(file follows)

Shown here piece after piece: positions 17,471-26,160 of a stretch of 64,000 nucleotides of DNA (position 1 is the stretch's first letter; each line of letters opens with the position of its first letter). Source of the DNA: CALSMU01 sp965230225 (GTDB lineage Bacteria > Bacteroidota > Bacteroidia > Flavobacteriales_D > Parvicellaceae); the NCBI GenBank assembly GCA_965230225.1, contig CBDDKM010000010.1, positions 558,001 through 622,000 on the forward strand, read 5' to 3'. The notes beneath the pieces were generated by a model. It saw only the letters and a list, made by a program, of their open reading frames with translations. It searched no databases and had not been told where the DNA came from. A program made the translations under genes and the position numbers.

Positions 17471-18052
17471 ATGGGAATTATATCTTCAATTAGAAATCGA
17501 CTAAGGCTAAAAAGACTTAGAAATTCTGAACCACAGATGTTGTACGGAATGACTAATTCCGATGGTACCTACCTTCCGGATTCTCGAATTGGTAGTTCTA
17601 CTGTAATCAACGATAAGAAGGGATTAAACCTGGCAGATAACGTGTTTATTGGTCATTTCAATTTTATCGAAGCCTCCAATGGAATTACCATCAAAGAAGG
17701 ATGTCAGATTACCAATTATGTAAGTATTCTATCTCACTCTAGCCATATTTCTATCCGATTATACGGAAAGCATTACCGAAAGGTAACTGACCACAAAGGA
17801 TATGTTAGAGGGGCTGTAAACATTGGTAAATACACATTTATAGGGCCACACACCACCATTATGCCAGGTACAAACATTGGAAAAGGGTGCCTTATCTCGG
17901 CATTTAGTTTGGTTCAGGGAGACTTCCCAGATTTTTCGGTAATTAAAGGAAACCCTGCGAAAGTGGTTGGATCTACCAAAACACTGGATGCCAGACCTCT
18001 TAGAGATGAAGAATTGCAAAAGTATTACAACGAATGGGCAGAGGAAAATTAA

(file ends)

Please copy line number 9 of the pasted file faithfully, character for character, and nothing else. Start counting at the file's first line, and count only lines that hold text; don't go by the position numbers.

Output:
18001 TAGAGATGAAGAATTGCAAAAGTATTACAACGAATGGGCAGAGGAAAATTAA